Nothing’s new under the sun – except your way of doing it…

I have often been told that you need a ‘big/new idea’ to start a successful business. And, I have often replied… “what rubbish!” I agree that successful businesses need good ideas. Some businesses work with new ideas. But no business ever worked with just a big/new idea. The other ingredients are very important too. You need an angle on good customer care. Your product should be good. You need to sell it right… Well, you get the point. There is much more to a business than the idea. So it is with photographs.

I put a picture of mushrooms here for a reason. Look at Google images: mushrooms  External link - opens new tab/page. Google tells me there are “About 77,000,000 results”. Yes, seventy seven million images of mushrooms. They are pretty interesting subjects and there are lots of ways to think about them. There are even more ways to photograph them if you work all the different angles too. Getting the right shot means you have to have more than one pop at the subject.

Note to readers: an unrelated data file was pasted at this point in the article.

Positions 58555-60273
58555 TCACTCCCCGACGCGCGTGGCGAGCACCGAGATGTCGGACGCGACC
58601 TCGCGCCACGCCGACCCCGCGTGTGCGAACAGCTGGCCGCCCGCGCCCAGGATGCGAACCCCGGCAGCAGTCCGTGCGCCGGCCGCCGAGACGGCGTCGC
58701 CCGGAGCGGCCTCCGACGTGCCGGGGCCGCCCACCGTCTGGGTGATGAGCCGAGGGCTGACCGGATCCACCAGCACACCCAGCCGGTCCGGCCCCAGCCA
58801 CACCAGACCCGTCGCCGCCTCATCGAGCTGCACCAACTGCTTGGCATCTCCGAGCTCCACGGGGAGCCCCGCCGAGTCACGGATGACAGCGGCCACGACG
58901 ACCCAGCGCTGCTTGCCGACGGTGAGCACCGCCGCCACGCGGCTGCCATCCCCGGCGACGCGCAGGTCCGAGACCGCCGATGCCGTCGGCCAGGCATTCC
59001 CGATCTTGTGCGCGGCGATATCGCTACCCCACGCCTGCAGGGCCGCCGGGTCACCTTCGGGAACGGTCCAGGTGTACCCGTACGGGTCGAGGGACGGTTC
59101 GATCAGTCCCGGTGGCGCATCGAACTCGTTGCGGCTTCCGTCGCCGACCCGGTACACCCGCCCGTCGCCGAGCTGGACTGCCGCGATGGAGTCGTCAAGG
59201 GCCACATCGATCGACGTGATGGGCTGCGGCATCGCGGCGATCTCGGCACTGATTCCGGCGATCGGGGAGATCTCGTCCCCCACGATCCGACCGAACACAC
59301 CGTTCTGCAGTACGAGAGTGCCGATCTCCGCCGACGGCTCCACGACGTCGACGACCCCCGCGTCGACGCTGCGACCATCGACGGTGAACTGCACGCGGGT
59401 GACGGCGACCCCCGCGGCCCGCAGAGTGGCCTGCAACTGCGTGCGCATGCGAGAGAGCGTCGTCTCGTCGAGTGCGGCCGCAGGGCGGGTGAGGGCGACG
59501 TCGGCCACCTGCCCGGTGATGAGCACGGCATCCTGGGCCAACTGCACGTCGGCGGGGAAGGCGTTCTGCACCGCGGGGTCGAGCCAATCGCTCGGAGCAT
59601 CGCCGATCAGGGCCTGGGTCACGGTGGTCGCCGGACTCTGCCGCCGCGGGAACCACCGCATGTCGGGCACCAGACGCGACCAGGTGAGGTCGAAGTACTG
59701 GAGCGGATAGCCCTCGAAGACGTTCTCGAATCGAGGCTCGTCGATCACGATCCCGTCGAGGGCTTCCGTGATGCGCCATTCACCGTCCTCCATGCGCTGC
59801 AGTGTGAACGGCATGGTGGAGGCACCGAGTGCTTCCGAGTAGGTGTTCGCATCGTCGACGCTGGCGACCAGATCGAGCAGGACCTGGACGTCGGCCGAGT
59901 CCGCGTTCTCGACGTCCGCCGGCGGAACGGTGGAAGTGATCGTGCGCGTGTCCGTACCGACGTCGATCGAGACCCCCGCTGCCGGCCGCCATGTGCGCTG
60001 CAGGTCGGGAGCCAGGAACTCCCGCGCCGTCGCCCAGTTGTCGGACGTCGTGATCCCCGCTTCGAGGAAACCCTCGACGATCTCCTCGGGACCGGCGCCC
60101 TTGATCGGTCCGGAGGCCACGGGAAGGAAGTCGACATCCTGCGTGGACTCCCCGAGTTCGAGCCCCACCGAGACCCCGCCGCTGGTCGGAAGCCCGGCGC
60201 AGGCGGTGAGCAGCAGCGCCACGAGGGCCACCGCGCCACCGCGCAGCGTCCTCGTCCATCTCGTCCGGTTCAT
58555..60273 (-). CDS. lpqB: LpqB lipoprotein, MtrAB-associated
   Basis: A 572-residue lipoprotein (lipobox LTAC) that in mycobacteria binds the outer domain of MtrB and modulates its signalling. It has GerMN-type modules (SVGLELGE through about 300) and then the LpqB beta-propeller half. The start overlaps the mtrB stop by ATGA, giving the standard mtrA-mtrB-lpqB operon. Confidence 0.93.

When struggling for inspiration you don’t need a big/new idea to make a great photograph. You just need to put something of ‘you’ into your shot. Your idea is good enough. If you do it well your viewers will like your image regardless of all the others. Do not be put off. Have a go anyway. Your interpretation and your art will make it worthwhile.

Photography is fun! But more than anything photography is about expressing yourself and your passion. So, instead of being put off by the other images – look at a few and be inspired.